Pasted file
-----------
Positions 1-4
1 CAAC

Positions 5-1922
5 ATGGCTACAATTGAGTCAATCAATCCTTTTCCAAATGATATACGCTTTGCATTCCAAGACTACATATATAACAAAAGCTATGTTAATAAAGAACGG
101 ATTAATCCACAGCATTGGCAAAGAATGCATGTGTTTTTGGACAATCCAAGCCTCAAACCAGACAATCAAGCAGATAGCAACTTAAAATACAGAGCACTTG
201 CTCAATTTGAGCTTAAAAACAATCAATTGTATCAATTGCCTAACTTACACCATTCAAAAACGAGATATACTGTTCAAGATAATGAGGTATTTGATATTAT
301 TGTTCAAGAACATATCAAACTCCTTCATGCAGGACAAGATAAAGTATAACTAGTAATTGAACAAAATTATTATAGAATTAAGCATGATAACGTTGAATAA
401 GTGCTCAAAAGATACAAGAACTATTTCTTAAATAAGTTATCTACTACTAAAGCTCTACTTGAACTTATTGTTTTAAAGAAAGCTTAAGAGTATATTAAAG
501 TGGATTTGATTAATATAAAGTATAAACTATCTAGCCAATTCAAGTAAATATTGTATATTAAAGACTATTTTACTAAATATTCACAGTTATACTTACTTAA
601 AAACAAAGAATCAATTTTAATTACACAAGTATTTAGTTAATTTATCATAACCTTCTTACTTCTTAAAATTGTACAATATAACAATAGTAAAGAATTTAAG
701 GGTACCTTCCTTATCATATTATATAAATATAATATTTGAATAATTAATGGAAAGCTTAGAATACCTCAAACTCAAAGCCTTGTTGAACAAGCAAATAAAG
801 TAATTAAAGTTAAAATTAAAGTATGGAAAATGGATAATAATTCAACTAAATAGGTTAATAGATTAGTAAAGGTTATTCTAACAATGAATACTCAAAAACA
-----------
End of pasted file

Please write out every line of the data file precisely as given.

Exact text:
Positions 1-4
1 CAAC

Positions 5-1922
5 ATGGCTACAATTGAGTCAATCAATCCTTTTCCAAATGATATACGCTTTGCATTCCAAGACTACATATATAACAAAAGCTATGTTAATAAAGAACGG
101 ATTAATCCACAGCATTGGCAAAGAATGCATGTGTTTTTGGACAATCCAAGCCTCAAACCAGACAATCAAGCAGATAGCAACTTAAAATACAGAGCACTTG
201 CTCAATTTGAGCTTAAAAACAATCAATTGTATCAATTGCCTAACTTACACCATTCAAAAACGAGATATACTGTTCAAGATAATGAGGTATTTGATATTAT
301 TGTTCAAGAACATATCAAACTCCTTCATGCAGGACAAGATAAAGTATAACTAGTAATTGAACAAAATTATTATAGAATTAAGCATGATAACGTTGAATAA
401 GTGCTCAAAAGATACAAGAACTATTTCTTAAATAAGTTATCTACTACTAAAGCTCTACTTGAACTTATTGTTTTAAAGAAAGCTTAAGAGTATATTAAAG
501 TGGATTTGATTAATATAAAGTATAAACTATCTAGCCAATTCAAGTAAATATTGTATATTAAAGACTATTTTACTAAATATTCACAGTTATACTTACTTAA
601 AAACAAAGAATCAATTTTAATTACACAAGTATTTAGTTAATTTATCATAACCTTCTTACTTCTTAAAATTGTACAATATAACAATAGTAAAGAATTTAAG
701 GGTACCTTCCTTATCATATTATATAAATATAATATTTGAATAATTAATGGAAAGCTTAGAATACCTCAAACTCAAAGCCTTGTTGAACAAGCAAATAAAG
801 TAATTAAAGTTAAAATTAAAGTATGGAAAATGGATAATAATTCAACTAAATAGGTTAATAGATTAGTAAAGGTTATTCTAACAATGAATACTCAAAAACA